Like half the planet I’d been anticipating this. I wanted to do a non-lethal, stealth-driven playthrough… which worked out great come the day of release, but the narrative kept throwing situations at me where that seemed less and less defensible. That is, even though creeping around unseen remained a viable option, the situation had escalated to the point that I felt like killing things. Shit got real! And eventually tranquilisers and stun darts gave way to brain-popping armour-piercing headshots. Jensen was just that pissed off.
Definitely something I appreciated. Sure the boss fights are jarring and sometimes you do some very silly things in cutscenes… but for the most part it’s quintessential Deus Ex. I got lost in the story. And sometimes in Detroit, but that’s because I can’t read maps properly.
It may not be perfect (and there’s an empty disclaimer if ever I’ve seen one) but it’s already established itself as a firm favourite of mine. For better or worse it reminds me of Bloodlines in some respects— the way the city hubs are laid out, the way NPCs are positioned, the way some characters have comedy accents. But most of all it reminds me of the very first Deus Ex game, and I mean that as high praise indeed.
Infiltrating an office (cartographical incompetence notwithstanding), I stumbled upon an armed guard. As you do. I punched him out, ruining a computer monitor in the process, but my desecration of corporate property hadn’t gone unnoticed. One of his buddies sounded the alarm and before I know it I could hear the trundling of a security bot.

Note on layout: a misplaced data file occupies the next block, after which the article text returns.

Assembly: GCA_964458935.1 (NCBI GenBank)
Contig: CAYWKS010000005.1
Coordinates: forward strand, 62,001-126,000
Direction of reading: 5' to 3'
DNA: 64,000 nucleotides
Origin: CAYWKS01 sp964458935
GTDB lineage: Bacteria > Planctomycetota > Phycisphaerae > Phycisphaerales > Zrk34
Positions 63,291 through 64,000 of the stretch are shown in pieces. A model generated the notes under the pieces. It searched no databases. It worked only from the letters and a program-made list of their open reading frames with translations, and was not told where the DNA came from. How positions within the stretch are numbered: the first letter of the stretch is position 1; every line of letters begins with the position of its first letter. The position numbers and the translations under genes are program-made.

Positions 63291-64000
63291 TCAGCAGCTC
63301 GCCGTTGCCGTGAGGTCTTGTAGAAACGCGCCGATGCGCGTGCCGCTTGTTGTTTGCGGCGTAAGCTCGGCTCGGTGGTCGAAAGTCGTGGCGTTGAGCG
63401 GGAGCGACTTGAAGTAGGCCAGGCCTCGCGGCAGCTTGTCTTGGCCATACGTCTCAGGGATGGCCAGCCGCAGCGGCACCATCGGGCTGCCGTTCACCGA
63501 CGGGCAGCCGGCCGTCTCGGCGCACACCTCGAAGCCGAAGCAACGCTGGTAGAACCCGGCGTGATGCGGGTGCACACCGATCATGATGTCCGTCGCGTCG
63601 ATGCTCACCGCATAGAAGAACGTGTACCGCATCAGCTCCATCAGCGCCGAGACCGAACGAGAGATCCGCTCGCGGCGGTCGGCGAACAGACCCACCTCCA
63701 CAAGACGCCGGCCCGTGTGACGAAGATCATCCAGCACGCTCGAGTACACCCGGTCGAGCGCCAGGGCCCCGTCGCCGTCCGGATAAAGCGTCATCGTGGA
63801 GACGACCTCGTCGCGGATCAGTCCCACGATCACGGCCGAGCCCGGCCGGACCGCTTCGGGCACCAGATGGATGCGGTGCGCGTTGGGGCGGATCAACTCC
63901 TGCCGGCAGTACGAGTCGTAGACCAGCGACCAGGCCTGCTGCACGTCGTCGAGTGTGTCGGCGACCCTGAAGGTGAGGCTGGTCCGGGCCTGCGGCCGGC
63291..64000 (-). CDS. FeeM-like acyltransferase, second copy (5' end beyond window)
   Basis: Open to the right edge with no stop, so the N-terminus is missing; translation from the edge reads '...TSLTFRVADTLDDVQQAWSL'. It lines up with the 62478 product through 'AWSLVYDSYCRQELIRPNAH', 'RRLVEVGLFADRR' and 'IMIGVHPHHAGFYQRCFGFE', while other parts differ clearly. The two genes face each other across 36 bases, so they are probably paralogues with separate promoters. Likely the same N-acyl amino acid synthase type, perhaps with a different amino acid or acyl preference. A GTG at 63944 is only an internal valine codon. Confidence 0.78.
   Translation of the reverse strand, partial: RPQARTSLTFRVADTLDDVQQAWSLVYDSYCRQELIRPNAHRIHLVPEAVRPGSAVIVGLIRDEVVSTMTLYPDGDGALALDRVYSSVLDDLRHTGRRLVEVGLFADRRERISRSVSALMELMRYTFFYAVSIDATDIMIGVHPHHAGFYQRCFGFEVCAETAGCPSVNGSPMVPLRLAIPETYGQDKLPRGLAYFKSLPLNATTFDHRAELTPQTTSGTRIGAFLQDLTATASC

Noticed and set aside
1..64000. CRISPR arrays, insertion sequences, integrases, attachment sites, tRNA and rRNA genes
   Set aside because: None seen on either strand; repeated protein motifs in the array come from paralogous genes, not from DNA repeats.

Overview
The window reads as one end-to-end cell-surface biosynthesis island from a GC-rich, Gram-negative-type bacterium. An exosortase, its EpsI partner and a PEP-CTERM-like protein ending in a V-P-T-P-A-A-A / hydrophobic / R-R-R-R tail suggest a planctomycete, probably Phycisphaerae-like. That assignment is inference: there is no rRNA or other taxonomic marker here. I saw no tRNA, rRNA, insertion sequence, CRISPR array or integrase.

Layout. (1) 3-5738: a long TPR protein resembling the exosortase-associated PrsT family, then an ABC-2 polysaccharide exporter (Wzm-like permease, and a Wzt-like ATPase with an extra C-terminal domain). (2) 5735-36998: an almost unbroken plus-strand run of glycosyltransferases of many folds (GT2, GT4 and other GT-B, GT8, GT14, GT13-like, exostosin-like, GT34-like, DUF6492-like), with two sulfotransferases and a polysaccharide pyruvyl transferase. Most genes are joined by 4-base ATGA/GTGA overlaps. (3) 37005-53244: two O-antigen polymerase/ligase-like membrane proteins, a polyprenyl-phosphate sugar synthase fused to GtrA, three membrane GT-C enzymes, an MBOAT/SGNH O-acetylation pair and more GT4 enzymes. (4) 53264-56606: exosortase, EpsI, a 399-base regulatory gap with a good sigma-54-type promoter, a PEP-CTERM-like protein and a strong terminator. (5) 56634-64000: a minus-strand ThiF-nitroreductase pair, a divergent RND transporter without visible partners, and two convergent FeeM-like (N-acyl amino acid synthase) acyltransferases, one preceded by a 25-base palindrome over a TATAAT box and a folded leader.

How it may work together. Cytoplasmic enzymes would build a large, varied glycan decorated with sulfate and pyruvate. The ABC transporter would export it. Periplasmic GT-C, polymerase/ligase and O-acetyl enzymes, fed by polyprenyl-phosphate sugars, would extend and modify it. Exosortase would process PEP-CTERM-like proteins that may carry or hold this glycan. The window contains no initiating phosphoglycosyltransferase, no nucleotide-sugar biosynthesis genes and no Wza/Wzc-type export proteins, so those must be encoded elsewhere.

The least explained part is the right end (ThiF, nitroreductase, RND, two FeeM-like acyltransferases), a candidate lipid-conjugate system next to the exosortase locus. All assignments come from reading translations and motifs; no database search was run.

I rounded the corner and tranq’d the offending guard, only to see said robot coming down the corridor. I darted back inside the office before its gun could spin up and examined my options, such as they were. Persuading it that the unconscious guards were having a lie down of their own accord seemed unlikely; killer robots are great judges of character, it would know I was lying.
I ran to the adjacent cubicle, hoping to find a vent to hide in or sufficient ammunition to finish the damn thing off. Instead I found a security computer— a sign! All of twenty minutes ago I’d purchased an augmentation that would allow me to hijack robots.
Except that just this once I’d decided to be terrible at hacking. I’d had no problems before now but I felt the robot’s cold breath at the back of my neck and knew I was in trouble. Not that they breathe, but that was the thing; this variety of robot wasn’t talkative, and didn’t feel the need to constantly announce its presence like humans were wont to do. I was panicking, I was inefficient. I wasted depletable software as the robot’s motors grew louder and the computer’s trace program grew closer. It had me cornered. It didn’t even have the decency to brag about it, because it was a goddamned robot.